Safari Club International will be represented at a meeting next week of The International Wildlife Conservation Council in Atlanta, GA where items of interest to hunters will be covered.
The IWCC will meet June 19 to discuss international wildlife conservation strategies, importation security and customer service at U.S. Ports of Entry and perspectives from range countries.
The council provides advice and recommendations to the U.S. Secretary of the Interior regarding the benefits that result from United States citizens traveling to foreign nations to engage in hunting.
The meeting will be held from 8 a.m. to 5 p.m. (Eastern time) at the U.S. Fish and Wildlife Service Southeast Region Headquarters Building, 1875 Century Blvd. NE, Atlanta, GA.
Use SCI’s Action Center to contact President Trump and Secretary of the Interior Zinke now and tell them how much you appreciate the efforts of the Fish & Wildlife Service to remove barriers to sustainable use conservation for African wildlife.
This week the U.S. Fish & Wildlife Service (FWS) announced that elephants legally hunted in Zimbabwe and Zambia between 2016 and 2018 now can be imported into the United States. The Service made the announcement at the African Wildlife Consultative Forum, an event co-hosted by the Safari Club International Foundation and the host nation of Tanzania.
The news from Africa could not have been better for hunters or for anyone who loves or defends hunting culture. Hunters around the world play an integral role in wildlife conservation and when their rights are restricted, or import bans put in place, wildlife and local African communities all suffer.
This week’s FWS announcement is consistent with what conservation scientists and wildlife experts have known for decades—that hunting is beneficial to wildlife and that African range countries know how to manage their elephant populations.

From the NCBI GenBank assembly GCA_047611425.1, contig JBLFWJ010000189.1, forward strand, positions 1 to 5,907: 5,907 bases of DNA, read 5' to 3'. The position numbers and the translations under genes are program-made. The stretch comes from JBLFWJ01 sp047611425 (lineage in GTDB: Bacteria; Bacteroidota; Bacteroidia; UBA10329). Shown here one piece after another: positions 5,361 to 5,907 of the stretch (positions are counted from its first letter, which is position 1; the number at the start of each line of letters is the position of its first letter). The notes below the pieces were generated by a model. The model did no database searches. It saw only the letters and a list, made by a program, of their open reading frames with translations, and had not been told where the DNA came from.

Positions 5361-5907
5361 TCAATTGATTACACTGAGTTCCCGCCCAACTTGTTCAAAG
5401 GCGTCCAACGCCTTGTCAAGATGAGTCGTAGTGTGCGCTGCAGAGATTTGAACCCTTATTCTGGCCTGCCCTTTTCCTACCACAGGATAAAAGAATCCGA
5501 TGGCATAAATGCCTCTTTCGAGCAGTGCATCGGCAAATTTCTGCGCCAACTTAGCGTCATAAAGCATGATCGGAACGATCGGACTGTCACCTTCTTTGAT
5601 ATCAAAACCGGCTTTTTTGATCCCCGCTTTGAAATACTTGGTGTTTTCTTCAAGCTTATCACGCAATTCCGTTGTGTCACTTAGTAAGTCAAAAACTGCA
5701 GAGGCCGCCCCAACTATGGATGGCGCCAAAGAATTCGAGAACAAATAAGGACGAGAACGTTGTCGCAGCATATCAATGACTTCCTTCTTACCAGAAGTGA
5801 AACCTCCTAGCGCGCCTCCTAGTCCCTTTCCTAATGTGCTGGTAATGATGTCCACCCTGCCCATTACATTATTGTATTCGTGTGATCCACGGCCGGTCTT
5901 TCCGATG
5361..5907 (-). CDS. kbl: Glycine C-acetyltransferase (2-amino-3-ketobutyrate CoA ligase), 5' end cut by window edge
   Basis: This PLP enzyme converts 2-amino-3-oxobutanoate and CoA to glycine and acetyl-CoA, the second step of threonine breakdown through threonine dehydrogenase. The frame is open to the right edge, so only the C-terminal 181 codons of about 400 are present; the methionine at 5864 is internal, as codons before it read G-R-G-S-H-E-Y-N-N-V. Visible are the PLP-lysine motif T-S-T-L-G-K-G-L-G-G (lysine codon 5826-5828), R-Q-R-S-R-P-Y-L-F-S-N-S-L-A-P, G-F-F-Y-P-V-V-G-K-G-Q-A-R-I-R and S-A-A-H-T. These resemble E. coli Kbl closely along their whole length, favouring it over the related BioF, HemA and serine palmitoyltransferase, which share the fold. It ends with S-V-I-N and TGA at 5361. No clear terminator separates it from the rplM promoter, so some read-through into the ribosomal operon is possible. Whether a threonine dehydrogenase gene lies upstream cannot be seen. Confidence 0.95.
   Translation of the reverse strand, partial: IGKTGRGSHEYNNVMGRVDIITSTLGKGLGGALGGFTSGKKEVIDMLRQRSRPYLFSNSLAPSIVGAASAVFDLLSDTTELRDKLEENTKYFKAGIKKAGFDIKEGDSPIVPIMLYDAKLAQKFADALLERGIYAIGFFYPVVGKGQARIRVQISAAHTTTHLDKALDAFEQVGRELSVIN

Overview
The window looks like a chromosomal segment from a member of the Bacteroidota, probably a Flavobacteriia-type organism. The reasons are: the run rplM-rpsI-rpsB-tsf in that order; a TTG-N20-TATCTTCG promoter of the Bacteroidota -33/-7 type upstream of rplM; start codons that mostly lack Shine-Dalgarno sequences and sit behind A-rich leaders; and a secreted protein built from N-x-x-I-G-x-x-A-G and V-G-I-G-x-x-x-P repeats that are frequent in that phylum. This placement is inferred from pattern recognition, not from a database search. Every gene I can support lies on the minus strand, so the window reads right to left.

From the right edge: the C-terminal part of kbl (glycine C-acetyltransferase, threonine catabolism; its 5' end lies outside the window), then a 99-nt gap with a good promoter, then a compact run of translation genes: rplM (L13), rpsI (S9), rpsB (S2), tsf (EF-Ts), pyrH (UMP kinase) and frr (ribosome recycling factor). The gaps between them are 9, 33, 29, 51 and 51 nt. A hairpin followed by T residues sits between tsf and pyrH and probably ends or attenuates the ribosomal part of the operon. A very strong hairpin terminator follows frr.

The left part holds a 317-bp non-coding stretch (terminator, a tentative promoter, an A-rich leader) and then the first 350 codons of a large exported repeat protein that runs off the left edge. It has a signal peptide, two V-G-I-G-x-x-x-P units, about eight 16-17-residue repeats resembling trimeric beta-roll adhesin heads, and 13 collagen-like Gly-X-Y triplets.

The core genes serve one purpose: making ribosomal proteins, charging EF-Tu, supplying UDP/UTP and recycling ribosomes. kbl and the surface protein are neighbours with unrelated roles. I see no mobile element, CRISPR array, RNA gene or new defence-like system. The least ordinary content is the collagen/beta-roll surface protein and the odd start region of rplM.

Within hours of the announcement, hysterical anti-hunters and news media outlets went into overdrive, attacking everyone in sight, including the Trump Administration, SCI and even the National Rifle Association of America. And their efforts seem to have paid off as their shrill, negative reactions has caused President Trump to delay the decision until meeting with Secretary Zinke.
Here’s where you can help. Call or write now and tell President Trump and Secretary Zinke how much you appreciate the efforts of the Fish & Wildlife Service to remove barriers to sustainable use conservation for African wildlife. Be respectful and tell them you’re a proud hunter, that you’re not backing down, and that the facts of conservation science are on your side.
Tell them you strongly support the Fish & Wildlife Service’s decision to allow the importation of elephant trophies from Zambia & Zimbabwe!
Elephants legally hunted in Zimbabwe and Zambia between 2016-2018 now can be imported into the United States, the U.S. Fish and Wildlife Service (FWS) announced today in Africa.
At the African Wildlife Consultative Forum (AWCF) co-hosted by Tanzania and Safari Club International Foundation, the FWS announced that it had made positive enhancement findings for elephants legally hunted in Zimbabwe and Continue reading U.S. Now Allows Elephants From Zimbabwe, Zambia To Be Imported
The U.S. Fish and Wildlife Service has selected the University of Wisconsin – Stevens Point to host the 2017 Federal Duck Stamp Art Competition.
This competition, which attracts many of the top wildlife artists from across the country each year, will be held Sept. 15-16, 2017 on the University of Wisconsin – Stevens Point campus in partnership with the Department of Natural Resources and other key stakeholders. Continue reading UW-Stevens Point Selected As Location For 2017 Federal Duck Stamp Art Competition